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Council sets path to fix coastal road



A hybrid solution for an eroding coastal road has been rubber-stamped by council.
Masterton’s Mataikona Rd, which provides access to three settlements, Mataikona Station, and several farming and forestry properties, is increasingly under pressure from storm events and sea erosion.
Sections of the route are at risk of washing out entirely and isolating the community, a recent council report said.
“If the current ongoing maintenance and emergency work on Mataikona Rd were to stop, it is anticipated that sections of the road would be lost in less than a year, severing access.”
At this week’s Masterton District Council meeting, elected members unanimously agreed to endorse a multifaceted solution and carry out a detailed business case.
The preferred option is a combination of realigning the road, increased maintenance, and road strengthening when and where it can be afforded.
This option would not have a cost estimate until a business case can be done, but an interim provisional sum of $10 million is allocated in the council’s asset management plan and Long-Term Plan.
External funding would also be sought for the project once a detailed business case is completed.
Potential funding partners include Waka Kotahi, Ministry for the Environment, and farming and forestry operators.
To carry out the preferred option, the council must investigate opportunities for road retreat [realignment] and strengthening, a report from roading engineer Kane Jaquiery said.
“Where realignment of the road is acceptable, a more detailed assessment of the purchase of affected properties will also be required,” he said in his report.
“This may require partial or complete property purchases in some locations.”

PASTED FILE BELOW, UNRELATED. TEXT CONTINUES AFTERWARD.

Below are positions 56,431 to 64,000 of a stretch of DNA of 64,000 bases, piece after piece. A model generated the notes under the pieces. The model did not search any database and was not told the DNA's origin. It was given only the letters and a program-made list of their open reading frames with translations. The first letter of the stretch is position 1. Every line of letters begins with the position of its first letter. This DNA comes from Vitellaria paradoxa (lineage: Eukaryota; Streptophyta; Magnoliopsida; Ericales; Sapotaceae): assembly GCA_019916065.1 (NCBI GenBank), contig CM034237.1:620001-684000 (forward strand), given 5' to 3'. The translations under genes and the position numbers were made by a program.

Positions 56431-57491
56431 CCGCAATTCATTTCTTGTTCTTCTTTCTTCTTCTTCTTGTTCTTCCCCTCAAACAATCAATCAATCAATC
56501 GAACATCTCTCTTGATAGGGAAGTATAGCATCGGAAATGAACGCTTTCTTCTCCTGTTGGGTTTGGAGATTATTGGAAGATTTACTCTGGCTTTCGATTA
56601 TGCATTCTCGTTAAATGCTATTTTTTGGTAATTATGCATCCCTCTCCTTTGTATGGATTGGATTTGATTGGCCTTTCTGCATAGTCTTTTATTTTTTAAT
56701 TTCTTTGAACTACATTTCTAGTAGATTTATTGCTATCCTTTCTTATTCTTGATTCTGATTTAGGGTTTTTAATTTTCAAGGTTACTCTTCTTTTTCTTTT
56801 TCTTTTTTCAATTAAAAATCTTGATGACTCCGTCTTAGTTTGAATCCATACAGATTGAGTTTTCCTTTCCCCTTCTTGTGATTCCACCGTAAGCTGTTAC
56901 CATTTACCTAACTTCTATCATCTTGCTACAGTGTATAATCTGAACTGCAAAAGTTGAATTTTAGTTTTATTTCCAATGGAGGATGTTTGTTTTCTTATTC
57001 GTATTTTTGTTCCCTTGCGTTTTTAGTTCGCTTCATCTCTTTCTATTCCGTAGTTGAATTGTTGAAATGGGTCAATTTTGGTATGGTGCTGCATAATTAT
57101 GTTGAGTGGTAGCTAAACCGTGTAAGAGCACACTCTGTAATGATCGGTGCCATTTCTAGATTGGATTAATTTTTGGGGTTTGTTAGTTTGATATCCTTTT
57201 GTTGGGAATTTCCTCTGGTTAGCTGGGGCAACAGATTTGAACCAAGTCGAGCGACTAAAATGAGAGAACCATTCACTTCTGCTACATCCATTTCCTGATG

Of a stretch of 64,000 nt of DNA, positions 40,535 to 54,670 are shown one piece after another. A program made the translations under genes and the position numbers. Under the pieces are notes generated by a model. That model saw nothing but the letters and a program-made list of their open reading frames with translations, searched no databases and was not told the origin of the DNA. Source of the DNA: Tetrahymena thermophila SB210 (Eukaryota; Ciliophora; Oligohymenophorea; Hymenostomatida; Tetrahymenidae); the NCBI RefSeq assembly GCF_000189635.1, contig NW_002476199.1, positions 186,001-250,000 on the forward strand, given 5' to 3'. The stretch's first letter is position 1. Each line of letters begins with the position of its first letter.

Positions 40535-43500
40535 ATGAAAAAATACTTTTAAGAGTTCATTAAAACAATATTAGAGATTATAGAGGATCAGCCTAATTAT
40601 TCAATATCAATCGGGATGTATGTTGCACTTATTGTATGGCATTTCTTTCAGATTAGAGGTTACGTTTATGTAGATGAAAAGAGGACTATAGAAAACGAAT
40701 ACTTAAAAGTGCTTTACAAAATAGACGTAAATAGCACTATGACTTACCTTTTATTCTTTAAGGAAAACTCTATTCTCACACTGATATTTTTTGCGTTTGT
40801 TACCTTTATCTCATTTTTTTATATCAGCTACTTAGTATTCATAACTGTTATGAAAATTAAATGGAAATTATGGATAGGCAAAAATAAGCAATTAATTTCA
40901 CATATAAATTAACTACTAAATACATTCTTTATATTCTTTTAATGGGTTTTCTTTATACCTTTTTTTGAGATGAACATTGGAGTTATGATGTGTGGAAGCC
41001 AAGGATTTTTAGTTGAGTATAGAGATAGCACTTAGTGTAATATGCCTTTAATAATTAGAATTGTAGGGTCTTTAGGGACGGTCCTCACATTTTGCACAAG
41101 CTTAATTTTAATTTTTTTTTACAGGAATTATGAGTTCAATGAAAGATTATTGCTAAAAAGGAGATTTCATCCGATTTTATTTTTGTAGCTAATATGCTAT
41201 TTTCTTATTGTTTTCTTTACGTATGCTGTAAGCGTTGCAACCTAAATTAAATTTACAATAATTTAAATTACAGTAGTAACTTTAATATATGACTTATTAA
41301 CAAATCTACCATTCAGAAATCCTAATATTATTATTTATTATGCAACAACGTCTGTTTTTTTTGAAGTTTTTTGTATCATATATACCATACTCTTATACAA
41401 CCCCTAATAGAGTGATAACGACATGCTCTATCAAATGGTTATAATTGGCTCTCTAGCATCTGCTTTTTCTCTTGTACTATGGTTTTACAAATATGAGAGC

Mataikona Rd is a 13km long, mostly gravel road.
The northern end of the road connects with Pack Spur Rd, which extends 6km before it crosses into private land.
The council’s roading programme has funded several temporary repair works in recent years, with varying degrees of success.
The small ratepayer base and low traffic volume of the road make it challenging to justify continued funding for repairs and upgrades, the council said.
Thorough engagement was held with stakeholders to develop a long list of options and to select the preferred option.
Councillor David Holmes, a champion of rural issues, said the community was impressed with the way council had handled the situation.
“We’re not particularly good at taking the community with us sometimes, but you’ve done a really good job out there. Keep it up because it’s a big job and we don’t know what lies ahead of us.
“We’re not particularly good at taking the community with us sometimes, but you’ve done a really good job out there.
“Keep it up because it’s a big job, and we don’t know what lies ahead of us.”
Deputy Mayor Bex Johnson congratulated council staff on the detailed report.
Public Interest Journalism funded through NZ On Air

Emily Ireland
Emily Ireland
Emily Ireland is Wairarapa’s Local Democracy Reporter, a Public Interest Journalism role funded through NZ On Air. Emily has worked at the Wairarapa Times-Age for seven years and has a keen interest in council decision-making and transparency.

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